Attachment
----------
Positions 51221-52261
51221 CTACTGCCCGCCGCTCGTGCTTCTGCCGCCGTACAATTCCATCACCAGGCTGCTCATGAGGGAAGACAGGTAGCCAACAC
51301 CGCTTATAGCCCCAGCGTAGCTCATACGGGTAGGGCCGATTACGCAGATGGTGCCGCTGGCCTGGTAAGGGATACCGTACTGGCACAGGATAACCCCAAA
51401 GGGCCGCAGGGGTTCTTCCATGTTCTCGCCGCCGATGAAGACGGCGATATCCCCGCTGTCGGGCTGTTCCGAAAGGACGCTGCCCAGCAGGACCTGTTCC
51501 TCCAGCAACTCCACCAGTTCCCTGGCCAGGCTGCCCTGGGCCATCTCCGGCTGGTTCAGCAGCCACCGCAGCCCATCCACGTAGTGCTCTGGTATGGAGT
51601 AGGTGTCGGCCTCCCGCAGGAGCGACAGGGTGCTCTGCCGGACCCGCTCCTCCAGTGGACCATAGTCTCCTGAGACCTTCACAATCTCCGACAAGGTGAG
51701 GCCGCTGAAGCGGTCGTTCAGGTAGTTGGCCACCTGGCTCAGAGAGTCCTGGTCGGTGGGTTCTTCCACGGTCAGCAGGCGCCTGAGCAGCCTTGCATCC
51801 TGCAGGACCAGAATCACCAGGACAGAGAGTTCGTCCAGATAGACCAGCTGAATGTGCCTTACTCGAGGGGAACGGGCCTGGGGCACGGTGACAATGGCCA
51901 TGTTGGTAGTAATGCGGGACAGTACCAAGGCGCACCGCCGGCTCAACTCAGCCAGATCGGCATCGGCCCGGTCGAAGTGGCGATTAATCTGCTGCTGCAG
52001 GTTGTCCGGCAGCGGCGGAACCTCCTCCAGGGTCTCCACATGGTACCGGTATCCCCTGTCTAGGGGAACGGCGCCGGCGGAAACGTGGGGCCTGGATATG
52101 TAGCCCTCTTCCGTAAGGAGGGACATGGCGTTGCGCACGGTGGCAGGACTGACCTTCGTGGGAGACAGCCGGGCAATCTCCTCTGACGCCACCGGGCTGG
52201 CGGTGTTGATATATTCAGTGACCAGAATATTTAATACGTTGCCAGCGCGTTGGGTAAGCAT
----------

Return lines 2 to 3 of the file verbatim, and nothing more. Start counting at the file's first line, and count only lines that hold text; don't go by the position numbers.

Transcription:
51221 CTACTGCCCGCCGCTCGTGCTTCTGCCGCCGTACAATTCCATCACCAGGCTGCTCATGAGGGAAGACAGGTAGCCAACAC
51301 CGCTTATAGCCCCAGCGTAGCTCATACGGGTAGGGCCGATTACGCAGATGGTGCCGCTGGCCTGGTAAGGGATACCGTACTGGCACAGGATAACCCCAAA